Despite the feel good, “Glad to be a Jackets fan” attitude sweeping through the fan base, the Columbus Blue Jackets still find themselves in a very precarious position. Despite being 4 points from a playoff spot, the CBJ also find themselves 4 points from an all-too-familiar 30th place in the league. The current point streak of 7 games, where the team has gone 5-0-2, is still overshadowed by the abysmal start to the season. Still, as a Blue Jackets fan you can help but feel good that John Davidson’s big gamble of a marketing pitch “We will not be outworked” is actually coming to fruition. But how long can it last? Are the Blue Jackets playing a brand of hockey we can hope to see every night? To me, there are three components all working in favor of the Blue Jackets the past seven games.
1. Spectacular Goaltending – for the team to have confidence, they have to have faith in their goaltender. In my opinion, both Mason and Bobrovsky have played well all season. Each has had one or two game where they seemed to fight it, but goalies have those nights. So the team is playing with confidence that the goalies are making the saves they are supposed to be making. But when you’re mired in one-goal games, it’s often spectacular goaltending that gets you over the edge. And it’s no surprise that Bobrovsky has been making 2-3 acrobatic saves a game that are huge difference makers. Bob is a very positionally sound goalie who plays the percentages, and as the old adage goes, “Chance favors the prepared mind.”
2. Jackets are getting bounces – this is something unexplainable and can’t be relied upon, but makes all the difference for an offensively-challanged team. Take RJ Umberger’s last two goals. Against Vancouver, Foligno’s ‘far post jam’ hits the post and goes right onto Umberger’s stick for a fortuitous tap-in. Oh, if they were all that easy. Then his goal against Detroit on Sunday. Detroit turns the puck over twice in one breakout, and the puck comes right to Umberger’s stick. A quick snap shot that grazes off a Detroit players stick finds the back of the net.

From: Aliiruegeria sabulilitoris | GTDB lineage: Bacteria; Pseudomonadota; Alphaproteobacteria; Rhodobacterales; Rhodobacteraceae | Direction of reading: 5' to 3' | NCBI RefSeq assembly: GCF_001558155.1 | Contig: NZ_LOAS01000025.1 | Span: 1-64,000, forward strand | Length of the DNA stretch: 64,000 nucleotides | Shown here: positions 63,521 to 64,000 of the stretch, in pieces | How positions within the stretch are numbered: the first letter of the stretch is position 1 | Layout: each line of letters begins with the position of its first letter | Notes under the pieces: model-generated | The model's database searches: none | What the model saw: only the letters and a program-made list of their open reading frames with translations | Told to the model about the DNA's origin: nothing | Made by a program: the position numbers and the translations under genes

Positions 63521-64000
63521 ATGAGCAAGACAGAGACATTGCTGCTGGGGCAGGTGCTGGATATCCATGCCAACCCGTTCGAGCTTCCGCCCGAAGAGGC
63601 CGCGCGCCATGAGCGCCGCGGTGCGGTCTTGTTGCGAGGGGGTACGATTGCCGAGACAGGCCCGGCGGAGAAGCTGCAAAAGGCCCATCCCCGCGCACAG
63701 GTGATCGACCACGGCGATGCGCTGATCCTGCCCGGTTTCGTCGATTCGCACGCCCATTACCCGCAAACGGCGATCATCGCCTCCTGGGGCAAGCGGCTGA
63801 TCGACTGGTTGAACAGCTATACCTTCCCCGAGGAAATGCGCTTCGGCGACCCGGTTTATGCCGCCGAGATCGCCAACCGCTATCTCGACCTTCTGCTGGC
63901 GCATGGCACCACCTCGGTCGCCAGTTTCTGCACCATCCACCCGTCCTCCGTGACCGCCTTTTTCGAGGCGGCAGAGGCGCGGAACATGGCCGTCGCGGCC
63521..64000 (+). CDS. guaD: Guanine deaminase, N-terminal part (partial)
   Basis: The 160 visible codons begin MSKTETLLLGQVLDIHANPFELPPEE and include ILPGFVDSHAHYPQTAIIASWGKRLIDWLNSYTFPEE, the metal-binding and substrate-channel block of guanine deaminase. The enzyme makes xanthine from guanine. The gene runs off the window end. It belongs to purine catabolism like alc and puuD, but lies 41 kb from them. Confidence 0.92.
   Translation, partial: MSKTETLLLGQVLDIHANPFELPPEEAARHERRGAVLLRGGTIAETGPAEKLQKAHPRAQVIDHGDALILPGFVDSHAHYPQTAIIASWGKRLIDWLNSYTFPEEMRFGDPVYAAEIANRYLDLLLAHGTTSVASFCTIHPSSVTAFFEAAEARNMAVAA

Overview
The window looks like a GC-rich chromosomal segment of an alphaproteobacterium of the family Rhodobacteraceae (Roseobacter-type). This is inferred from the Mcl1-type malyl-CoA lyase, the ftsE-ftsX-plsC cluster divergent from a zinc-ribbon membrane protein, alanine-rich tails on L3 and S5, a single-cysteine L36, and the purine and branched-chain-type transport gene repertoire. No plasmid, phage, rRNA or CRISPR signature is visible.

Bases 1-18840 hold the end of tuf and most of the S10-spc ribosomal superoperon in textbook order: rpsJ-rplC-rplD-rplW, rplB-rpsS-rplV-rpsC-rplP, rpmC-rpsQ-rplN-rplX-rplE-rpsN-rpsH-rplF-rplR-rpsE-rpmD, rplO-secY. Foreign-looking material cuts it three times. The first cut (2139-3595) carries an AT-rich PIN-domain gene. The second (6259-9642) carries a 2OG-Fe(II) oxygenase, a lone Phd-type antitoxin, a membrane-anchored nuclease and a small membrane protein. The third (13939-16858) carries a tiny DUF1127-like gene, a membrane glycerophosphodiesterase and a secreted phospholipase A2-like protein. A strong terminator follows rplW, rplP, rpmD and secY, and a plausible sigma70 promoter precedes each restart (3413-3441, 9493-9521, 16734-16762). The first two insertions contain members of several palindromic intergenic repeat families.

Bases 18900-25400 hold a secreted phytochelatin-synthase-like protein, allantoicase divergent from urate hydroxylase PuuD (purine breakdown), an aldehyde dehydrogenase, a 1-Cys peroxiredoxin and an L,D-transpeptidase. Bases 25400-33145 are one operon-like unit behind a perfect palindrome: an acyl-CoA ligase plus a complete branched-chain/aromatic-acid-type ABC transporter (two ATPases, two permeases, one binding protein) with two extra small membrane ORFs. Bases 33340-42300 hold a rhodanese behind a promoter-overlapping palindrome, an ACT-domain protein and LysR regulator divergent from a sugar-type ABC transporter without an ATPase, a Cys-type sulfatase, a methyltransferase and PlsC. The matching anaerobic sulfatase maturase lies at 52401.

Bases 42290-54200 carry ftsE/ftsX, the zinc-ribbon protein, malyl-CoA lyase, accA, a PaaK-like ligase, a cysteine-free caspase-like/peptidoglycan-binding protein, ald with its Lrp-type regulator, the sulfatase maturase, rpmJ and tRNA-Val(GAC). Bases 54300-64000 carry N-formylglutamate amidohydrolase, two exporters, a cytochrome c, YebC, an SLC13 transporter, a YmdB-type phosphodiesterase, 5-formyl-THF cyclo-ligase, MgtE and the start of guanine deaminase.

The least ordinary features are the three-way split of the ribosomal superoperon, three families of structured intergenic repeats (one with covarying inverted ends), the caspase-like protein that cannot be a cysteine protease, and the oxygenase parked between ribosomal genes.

3. Mucking it up – let’s face it, the Jackets might be setting hockey back 20 years with their ‘clog the middle’ style of play. They play a passive fore check and retreat to the neutral zone where they look to clog the middle - forcing teams to beat them wide while gaining their offensive blue line. Then the Jackets take defending the Red Zone to the extreme. As of late they don’t challenge the point a whole lot and put four or sometimes five players defending from the Red Zone out. If executed properly, setting up shop like this in Dzone coverage and clogging the middle in the neutral zone pretty much means you can only get beat in transition or off of a turnover. The trade off is your forecheck doesn’t generate much offense, unless the opposing team commits some errors and your breakout isn’t as quick to take off. I’d be interested to get an old-school opposing coach’s take on that style of defense, from say a Daryl Sutter or John Tortorella.
|Four, Four players attacking from the Red Zone - AH, AH, AH!|
Can the Jackets keep winning like they are? That largely depends on points one and two. Having a hot goaltender and getting bounces going your way are two things, more that skill alone, that lead to deep playoff runs or 18-0-3 streaks. But the Jackets are working hard, which to me doesn’t really make point three the ‘cheapening’ of hockey. The Jackets work hard and bang bodies in the offensive zone. If the Jackets can continue to produce on the power play, I don’t see any reason the Jackets can’t keep this up. But points one and two listed above right now are the contributing factors of the Jacket's recent success. It’s a Catch 22 if you think about it: if the goaltending is any less than All-World and every bounce doesn’t got the Jacket’s way, hard work serves for nothing. But if you don’t work hard every game, then you’re not around to capitalize on good goal tending and lucky breaks. Darn you Joseph Heller, darn you.